Roger was excited as he walked into the classroom at Long Hall at the University of Religion for the first time. Standing before him was the renowned Professor Mann, about to commence the first session of Excusiology 101. Roger listened intently as Professor Mann began his lecture.
“One question you’ll hear,” said the professor, “is why people aren’t healed today as they were in the four gospels and the book of Acts. Some people might expect that it should be the same today. This is why our study of Excusiology is so vital; we need to be able to logically talk people out of expecting that today.”
Roger was paying good money to take this class, so he took careful notes and even turned off his cell phone. “The linchpin of basic Excusiology,” said Professor Mann as he peered over his brown horn-rimmed glasses, “is the need to realize that Jesus changed between the days He walked the earth in the gospels and today when He sits at God’s right hand in heaven.”
Roger sat up in his seat. That was a concept that wasn’t familiar to him. He would never have come to that conclusion without help from Professor Mann, whose Ph.D. happened to be in Excusiology.
“When He was the way He used to be,” said Mann, “He went about doing good and healing all who were oppressed by the devil. Multitudes came to Him and He healed them all on many occasions. This was back when He used to be moved with compassion.” “Used to be?” thought Roger. “I’d never have come up with this on my own just by reading my Bible.”
“Jesus is not as compassionate anymore,” Mann continued, “ Today He only has compassion on some, not all. He flips a drachma or something to figure out who gets healed and who doesn’t. You just never know His will anymore.”
Dr. Mann went on: “In Bible days, people just expected Jesus to heal them. But today Jesus has revealed through a good modern marketer that God intends for every Christian to return to health and stay in health by taking daily doses of Igga-Batta Juice (straight or in new convenient condensed capsule form) while avoiding lobster and chocolate glazed doughnuts. In fact, He now tells some who come for healing, ‘Sorry, but My path for your healing is through worldly physicians and hospitals. Take up your Blue Cross card and follow Me to the nearest one. I want you to be able to ‘witness’ to someone there by being patient in your affliction.’ He didn’t say things like that before He changed.”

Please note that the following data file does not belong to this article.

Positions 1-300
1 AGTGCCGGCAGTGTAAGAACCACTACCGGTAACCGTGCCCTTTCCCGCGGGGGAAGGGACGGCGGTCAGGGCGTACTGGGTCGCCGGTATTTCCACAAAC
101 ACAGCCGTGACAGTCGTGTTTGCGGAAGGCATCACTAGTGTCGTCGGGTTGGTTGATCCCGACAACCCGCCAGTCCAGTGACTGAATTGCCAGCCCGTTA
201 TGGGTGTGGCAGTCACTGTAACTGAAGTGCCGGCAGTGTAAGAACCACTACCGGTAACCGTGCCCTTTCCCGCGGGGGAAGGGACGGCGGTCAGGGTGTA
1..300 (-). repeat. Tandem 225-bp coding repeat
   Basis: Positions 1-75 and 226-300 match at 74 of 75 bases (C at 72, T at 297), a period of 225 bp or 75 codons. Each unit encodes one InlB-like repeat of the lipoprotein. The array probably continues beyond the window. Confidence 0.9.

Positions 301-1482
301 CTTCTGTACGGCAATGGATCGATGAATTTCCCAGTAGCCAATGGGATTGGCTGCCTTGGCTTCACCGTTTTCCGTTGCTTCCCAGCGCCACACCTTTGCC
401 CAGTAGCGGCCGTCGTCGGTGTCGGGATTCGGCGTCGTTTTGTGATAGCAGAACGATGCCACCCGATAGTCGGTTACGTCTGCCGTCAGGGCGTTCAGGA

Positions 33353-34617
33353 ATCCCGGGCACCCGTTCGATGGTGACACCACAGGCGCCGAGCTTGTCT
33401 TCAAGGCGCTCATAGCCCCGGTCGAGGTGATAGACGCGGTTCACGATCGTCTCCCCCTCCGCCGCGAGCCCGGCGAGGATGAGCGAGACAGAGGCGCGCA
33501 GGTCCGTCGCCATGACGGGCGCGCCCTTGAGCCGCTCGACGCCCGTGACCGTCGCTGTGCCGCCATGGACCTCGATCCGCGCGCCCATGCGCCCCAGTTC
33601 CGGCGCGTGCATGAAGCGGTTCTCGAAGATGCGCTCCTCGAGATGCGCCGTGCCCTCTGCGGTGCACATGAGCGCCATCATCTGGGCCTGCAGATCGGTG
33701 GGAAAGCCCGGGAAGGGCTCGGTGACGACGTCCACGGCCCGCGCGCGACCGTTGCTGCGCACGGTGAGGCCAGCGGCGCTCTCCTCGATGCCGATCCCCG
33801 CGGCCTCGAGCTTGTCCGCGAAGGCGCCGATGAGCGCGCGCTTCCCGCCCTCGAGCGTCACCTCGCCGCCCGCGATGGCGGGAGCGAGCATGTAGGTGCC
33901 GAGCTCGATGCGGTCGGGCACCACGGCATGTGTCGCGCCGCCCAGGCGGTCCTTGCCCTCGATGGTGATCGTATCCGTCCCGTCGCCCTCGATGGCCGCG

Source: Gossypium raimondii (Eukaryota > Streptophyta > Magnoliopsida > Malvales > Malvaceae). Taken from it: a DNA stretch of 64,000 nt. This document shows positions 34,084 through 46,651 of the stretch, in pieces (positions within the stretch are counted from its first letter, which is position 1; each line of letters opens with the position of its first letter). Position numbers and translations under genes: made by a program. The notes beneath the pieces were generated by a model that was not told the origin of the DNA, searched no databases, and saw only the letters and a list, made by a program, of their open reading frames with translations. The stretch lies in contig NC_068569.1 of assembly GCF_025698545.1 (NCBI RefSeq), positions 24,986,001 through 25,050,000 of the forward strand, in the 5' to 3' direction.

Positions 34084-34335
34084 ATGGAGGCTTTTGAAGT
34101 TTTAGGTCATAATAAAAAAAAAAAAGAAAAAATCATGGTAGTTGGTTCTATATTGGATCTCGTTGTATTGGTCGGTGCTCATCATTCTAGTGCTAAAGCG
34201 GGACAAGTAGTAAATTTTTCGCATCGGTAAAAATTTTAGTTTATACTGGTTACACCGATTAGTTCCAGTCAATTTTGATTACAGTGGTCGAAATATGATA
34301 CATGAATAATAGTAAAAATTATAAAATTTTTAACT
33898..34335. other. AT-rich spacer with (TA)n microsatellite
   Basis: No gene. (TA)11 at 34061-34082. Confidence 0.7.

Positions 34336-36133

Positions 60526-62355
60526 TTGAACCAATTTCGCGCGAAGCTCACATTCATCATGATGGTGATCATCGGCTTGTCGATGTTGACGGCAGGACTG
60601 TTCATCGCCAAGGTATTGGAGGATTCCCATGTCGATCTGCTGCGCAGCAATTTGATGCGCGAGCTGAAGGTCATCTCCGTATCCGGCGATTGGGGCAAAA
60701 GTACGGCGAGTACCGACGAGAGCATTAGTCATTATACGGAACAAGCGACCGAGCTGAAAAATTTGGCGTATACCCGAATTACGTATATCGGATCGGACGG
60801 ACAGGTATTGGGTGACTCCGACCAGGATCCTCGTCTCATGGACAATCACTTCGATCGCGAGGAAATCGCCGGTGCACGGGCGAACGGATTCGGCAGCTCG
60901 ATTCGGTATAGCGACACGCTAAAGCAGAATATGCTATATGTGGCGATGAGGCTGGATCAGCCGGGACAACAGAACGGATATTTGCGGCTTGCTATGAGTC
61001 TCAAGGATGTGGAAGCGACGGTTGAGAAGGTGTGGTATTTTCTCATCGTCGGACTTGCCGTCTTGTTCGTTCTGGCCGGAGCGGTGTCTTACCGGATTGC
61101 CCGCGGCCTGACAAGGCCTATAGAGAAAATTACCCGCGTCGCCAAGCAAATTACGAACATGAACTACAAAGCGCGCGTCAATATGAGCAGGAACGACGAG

Roger raised his hand. “Sorry to interrupt, Professor, but I have a question. Why do so many people get healed in Christian services in third world countries? Why doesn’t Jesus tell them ‘I won’t heal you Myself – see a doctor,’ like He tells some people here?” “That’s easy,” said Dr. Mann. “They think simplistically and just believe the Bible instead of interpreting the Bible as we more sophisticated people do.”
Mann concluded, “Here are some other statements Jesus didn’t make before He changed: ‘Wait, I want to heal you later.’ ‘Keep your illness because God is trying to teach you something.’ ‘No, this is God’s way of humbling you.’ ‘I won’t, don’t be cleaned of your leprosy.’ ‘God is working in His mysterious ways in this, and I can’t heal you because then I’d be fighting your Heavenly Father’s loving will for that cancer to eat up your vital organs.’ That’s why it’s so important to realize that He changed since the days He healed in the New Testament – because if He didn’t change, He couldn’t make those statements He’s making today that He didn’t make then. We need to realize that the Early Church was fortunate enough to get in on the action before the day Jesus changed.”
“Very interesting,” said Roger to Dr. Mann, “I never realized that there was an Early Church Age and then a Later Church Age for us when Jesus changed and healing doesn’t work like it used to. Where’s a verse in the Bible that proves that?” “My son,” smiled Mann, “Remember to interpret the Bible instead of believing it. Otherwise you’d see that verse ‘Jesus Christ is the same yesterday, today and forever’ in Hebrews 13:8 and just believe it, and that might make you flunk Excusiology!”